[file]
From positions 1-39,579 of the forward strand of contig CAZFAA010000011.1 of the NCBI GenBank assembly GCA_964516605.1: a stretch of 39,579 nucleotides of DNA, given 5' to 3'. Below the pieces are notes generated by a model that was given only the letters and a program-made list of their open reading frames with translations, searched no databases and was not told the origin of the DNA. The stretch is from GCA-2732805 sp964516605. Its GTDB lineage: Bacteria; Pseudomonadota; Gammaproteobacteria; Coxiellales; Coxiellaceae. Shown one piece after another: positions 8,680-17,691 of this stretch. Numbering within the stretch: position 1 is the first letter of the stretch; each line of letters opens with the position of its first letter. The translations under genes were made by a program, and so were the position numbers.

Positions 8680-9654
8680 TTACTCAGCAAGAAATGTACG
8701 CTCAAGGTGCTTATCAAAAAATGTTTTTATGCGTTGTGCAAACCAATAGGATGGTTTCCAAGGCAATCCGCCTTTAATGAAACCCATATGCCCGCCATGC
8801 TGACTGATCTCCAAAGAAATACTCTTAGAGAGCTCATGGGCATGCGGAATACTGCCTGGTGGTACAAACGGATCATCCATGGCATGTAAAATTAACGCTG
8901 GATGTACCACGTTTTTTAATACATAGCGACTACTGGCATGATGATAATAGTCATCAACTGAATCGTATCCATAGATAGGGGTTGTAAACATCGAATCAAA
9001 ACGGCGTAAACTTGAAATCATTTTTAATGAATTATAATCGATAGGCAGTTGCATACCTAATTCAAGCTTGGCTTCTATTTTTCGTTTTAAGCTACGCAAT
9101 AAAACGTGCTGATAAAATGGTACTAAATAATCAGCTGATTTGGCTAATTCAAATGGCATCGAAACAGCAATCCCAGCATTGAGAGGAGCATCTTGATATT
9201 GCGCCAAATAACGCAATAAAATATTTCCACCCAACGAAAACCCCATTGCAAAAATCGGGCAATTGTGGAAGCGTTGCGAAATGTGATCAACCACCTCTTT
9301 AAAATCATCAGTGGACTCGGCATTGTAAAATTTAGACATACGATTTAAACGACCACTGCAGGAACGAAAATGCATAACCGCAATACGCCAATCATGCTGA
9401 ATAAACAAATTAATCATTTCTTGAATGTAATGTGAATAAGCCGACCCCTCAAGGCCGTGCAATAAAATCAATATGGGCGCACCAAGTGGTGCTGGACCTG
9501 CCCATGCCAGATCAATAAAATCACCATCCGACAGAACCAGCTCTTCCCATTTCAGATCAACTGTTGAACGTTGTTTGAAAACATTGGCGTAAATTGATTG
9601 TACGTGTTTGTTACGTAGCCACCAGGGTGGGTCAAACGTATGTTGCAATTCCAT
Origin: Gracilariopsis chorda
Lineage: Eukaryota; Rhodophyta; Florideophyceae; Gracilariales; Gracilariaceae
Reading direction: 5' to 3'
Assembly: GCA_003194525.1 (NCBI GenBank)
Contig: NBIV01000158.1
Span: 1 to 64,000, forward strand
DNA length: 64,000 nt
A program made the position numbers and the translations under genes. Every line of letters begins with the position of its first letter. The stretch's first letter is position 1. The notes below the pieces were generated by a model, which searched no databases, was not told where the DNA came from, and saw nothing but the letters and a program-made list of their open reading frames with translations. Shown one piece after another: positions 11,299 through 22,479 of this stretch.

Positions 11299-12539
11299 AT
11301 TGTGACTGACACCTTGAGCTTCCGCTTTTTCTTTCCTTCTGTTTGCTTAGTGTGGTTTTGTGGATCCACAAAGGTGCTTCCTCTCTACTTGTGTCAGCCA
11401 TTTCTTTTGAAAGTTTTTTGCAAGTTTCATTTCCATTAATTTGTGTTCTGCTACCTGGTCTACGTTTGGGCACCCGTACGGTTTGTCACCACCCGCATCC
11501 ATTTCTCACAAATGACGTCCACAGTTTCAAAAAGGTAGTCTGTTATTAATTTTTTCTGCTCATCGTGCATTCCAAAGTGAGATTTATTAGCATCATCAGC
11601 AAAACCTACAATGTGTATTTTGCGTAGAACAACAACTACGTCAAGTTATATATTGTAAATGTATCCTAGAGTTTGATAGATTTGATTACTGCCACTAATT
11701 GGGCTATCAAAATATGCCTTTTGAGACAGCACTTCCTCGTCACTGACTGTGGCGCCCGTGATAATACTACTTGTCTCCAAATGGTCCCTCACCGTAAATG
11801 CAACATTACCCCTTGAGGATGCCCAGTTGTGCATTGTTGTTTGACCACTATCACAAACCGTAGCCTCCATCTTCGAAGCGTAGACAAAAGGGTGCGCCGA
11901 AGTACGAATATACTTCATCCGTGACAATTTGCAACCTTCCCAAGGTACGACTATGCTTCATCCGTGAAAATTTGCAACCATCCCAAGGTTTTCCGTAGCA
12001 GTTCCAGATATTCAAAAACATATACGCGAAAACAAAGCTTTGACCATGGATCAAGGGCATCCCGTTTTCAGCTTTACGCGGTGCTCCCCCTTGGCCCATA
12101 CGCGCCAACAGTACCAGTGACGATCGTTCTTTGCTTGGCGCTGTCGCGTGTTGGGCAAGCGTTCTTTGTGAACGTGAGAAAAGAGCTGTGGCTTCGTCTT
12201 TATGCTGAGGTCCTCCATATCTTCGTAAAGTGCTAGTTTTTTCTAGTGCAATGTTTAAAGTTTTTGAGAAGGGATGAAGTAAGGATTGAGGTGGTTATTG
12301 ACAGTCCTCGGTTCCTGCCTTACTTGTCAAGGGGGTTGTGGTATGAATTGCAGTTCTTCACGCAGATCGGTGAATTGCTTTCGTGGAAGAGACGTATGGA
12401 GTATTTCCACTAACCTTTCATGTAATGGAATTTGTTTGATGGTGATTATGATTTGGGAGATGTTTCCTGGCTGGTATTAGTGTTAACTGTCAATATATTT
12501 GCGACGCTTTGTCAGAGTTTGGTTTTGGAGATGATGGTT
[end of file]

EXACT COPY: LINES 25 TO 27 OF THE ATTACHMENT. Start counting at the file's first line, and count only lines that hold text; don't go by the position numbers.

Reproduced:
11401 TTTCTTTTGAAAGTTTTTTGCAAGTTTCATTTCCATTAATTTGTGTTCTGCTACCTGGTCTACGTTTGGGCACCCGTACGGTTTGTCACCACCCGCATCC
11501 ATTTCTCACAAATGACGTCCACAGTTTCAAAAAGGTAGTCTGTTATTAATTTTTTCTGCTCATCGTGCATTCCAAAGTGAGATTTATTAGCATCATCAGC
11601 AAAACCTACAATGTGTATTTTGCGTAGAACAACAACTACGTCAAGTTATATATTGTAAATGTATCCTAGAGTTTGATAGATTTGATTACTGCCACTAATT